U.S. Senate plan includes $65 million for CRC

A similar plan in the U.S. House excludes money for the project

By Stevie Mathieu, Columbian Assistant Metro Editor

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CRC mitigation talks go beyond big manufacturers

CRC mitigation talks go beyond big manufacturers

A transportation budget proposed in the U.S. Senate would provide $65 million for the Columbia River Crossing project, U.S. Sen. Patty Murray announced Tuesday.

The legislation, which passed out of a crucial subcommittee on Tuesday, is just one spending proposal being considered by Congress. The U.S. House has drafted its own version that contains no federal money next year for the CRC.

That $65 million in the Senate plan covers the 2014 fiscal year and pencils in the first installment of an $850 million federal New Starts grant that CRC planners are working to secure. President Barack Obama also included the same $65 million for the CRC in his budget proposal.

“I was thrilled when the president included funding for the CRC in his budget request, and I’ve worked hard to ensure the Senate transportation spending bill reflects our shared commitment to this important project,” Murray said in a statement. “For more than a decade, stakeholders from Washington state and Oregon have worked together to move the CRC forward, and the funding in my bill represents our continued federal support for this project.”

On Tuesday, the Senate plan passed out of the Appropriations Subcommittee on Transportation, Housing, and Urban Development, which Murray chairs. The appropriations bill includes $54 billion for the nation’s transportation, housing and urban development needs, according to Murray’s office. About $1.9 billion of that budget would go toward the New Starts grant program.

Even though federal money for the CRC is included in the Senate budget, CRC planners still have some hoops to jump through before bridge construction can begin.

Federal Transit Administration rules require that local funding be in place before a project is eligible for a federal New Starts grant. For the CRC, that means lining up money from both states, and securing operations funding for light rail in Vancouver. That hasn’t happened yet. Project leaders are hoping to have state and local money committed this year so it can apply for the $850 million New Starts grant this fall. If approved, the grant would be paid in smaller chunks over several years and pay for the construction of light rail.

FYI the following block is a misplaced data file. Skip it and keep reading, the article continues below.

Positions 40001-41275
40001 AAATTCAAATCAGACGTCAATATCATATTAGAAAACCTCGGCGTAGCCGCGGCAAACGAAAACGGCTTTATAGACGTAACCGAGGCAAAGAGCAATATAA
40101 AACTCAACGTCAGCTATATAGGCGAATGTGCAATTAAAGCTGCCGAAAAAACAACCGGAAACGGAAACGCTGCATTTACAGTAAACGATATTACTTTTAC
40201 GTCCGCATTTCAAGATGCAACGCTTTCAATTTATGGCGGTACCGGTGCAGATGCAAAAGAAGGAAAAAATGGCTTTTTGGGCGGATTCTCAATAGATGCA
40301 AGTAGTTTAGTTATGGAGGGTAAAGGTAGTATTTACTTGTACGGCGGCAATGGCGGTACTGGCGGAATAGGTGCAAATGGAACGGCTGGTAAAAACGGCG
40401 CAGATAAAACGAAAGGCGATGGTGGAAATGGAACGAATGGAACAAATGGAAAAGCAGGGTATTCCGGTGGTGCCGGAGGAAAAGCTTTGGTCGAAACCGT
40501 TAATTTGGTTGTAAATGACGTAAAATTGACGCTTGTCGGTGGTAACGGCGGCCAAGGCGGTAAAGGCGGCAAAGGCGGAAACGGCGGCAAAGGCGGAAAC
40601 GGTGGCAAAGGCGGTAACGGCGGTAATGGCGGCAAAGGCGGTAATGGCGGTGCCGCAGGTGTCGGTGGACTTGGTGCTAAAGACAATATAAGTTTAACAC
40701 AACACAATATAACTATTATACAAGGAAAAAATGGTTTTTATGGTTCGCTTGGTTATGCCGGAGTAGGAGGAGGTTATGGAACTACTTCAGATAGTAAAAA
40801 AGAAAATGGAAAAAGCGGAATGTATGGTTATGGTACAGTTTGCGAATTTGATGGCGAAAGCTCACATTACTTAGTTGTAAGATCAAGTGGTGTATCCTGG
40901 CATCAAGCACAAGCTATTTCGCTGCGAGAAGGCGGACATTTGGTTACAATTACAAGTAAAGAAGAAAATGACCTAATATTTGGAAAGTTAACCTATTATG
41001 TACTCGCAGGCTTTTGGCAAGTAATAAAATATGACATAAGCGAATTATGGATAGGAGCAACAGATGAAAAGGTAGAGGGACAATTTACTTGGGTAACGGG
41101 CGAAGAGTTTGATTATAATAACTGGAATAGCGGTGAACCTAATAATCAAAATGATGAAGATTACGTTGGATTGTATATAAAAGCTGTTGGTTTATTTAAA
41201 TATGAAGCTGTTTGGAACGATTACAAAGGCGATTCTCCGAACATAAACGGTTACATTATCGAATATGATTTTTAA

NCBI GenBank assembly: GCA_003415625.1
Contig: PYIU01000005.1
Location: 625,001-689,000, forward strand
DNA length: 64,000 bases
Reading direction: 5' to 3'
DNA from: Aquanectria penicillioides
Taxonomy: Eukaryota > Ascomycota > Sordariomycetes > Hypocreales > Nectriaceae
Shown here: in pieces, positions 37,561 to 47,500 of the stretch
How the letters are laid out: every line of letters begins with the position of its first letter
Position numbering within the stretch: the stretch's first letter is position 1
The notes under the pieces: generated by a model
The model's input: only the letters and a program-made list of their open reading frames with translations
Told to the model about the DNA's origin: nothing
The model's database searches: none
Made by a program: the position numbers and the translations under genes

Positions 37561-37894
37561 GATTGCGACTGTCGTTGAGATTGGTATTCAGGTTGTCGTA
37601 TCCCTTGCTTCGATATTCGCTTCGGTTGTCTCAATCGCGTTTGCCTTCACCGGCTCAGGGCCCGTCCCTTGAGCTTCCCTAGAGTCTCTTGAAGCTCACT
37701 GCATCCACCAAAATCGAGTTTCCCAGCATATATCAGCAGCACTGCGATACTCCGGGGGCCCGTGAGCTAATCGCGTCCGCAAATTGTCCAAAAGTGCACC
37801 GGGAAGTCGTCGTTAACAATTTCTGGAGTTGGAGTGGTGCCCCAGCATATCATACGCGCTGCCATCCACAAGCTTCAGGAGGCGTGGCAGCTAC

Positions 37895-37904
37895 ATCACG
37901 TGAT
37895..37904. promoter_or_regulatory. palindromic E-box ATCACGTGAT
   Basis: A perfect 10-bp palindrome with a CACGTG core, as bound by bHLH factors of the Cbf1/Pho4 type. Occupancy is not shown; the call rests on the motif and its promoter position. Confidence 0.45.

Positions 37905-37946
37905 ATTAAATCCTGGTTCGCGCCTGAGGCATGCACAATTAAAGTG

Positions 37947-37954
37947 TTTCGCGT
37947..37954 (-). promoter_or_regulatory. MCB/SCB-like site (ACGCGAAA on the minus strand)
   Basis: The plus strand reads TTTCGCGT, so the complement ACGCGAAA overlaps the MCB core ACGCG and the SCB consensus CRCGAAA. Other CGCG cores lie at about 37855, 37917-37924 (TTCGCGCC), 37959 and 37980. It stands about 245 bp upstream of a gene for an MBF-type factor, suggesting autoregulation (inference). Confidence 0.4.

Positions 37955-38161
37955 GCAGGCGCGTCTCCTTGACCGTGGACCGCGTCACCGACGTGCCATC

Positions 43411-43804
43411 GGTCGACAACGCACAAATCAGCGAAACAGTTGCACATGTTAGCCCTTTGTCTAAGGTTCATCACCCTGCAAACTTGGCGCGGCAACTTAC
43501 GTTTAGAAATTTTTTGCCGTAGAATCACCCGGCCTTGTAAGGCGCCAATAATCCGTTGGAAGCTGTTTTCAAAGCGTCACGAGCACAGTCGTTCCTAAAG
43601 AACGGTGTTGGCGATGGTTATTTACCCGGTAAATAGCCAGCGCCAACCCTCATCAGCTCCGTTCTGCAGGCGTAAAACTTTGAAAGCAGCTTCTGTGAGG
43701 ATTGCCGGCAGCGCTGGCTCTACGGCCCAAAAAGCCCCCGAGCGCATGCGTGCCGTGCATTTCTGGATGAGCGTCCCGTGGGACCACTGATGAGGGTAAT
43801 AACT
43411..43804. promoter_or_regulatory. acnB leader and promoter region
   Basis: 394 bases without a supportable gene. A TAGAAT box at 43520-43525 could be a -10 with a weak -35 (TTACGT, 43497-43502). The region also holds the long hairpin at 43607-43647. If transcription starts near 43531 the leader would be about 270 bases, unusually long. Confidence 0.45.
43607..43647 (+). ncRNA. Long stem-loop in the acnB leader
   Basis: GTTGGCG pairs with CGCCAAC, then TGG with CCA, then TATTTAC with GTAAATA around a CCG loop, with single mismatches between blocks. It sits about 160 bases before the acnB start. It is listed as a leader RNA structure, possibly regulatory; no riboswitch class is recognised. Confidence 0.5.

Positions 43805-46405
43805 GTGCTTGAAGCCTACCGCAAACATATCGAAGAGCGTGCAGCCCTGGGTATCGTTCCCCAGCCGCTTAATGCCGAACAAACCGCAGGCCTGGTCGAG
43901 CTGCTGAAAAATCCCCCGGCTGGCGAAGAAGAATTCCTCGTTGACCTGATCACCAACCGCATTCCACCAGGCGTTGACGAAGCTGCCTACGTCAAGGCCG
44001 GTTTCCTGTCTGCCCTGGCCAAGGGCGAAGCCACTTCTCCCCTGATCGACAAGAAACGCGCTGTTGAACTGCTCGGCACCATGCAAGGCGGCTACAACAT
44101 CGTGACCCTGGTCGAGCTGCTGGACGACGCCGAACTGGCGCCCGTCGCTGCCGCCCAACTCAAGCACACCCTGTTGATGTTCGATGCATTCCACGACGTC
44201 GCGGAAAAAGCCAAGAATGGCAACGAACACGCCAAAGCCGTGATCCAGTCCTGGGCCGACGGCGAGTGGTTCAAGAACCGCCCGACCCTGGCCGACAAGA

Transportation Secretary Ray LaHood and other top officials have said the CRC is well-positioned for that money should the other pieces of the finance plan fall into place. But the FTA hasn’t guaranteed anything to the CRC, and won’t accept its grant application until they do.

The $3.4 billion CRC project would replace the Interstate 5 Bridge over the Columbia River, extend a light-rail line from Portland to Vancouver and rebuild nearby freeway interchanges.

CRC plans call for Oregon and Washington to jointly pay about $900 million toward the project’s construction, and Oregon legislators dedicated their half this year, contingent on Washington state following suit. Federal money and as much as $1.3 billion in tolls will cover the rest of the project.

Conflicting plans

The Senate’s funding plans for the CRC conflict with the U.S. House’s version of the 2014 transportation appropriations bill. The House version does not include enough federal money for New Starts to finance the CRC next year, and it is a significantly smaller budget overall — at $44.1 billion.

The House transportation spending plan doles out $1.68 billion to the New Starts program, and that money would go to 17 other projects around the country, from Honolulu to New York, according to the office of U.S. Rep. Jaime Herrera Beutler, a Camas Republican critical of the CRC.

The $1.68 billion in the House spending plan is “the exact amount needed to fund the other 17 projects in the House Appropriations bill,” Herrera Beutler’s spokesman, Casey Bowman, said earlier this month. “So even if the CRC were to surmount the huge permitting and local funding hurdles in front of it, there would still be no federal money available for it or any other New Starts project in (fiscal year) 2014.”

The House and Senate transportation budgets still must pass out of their appropriation committees and be approved by their respective chambers. After that, the differences between the two bills would be hammered out in a conference committee. Those committees typically include senior members of Congress who are familiar with the bills.

Stevie Mathieu: 360-735-4523 or www.facebook.com/reportermathieu or www.twitter.com/col_politics or stevie.mathieu@columbian.com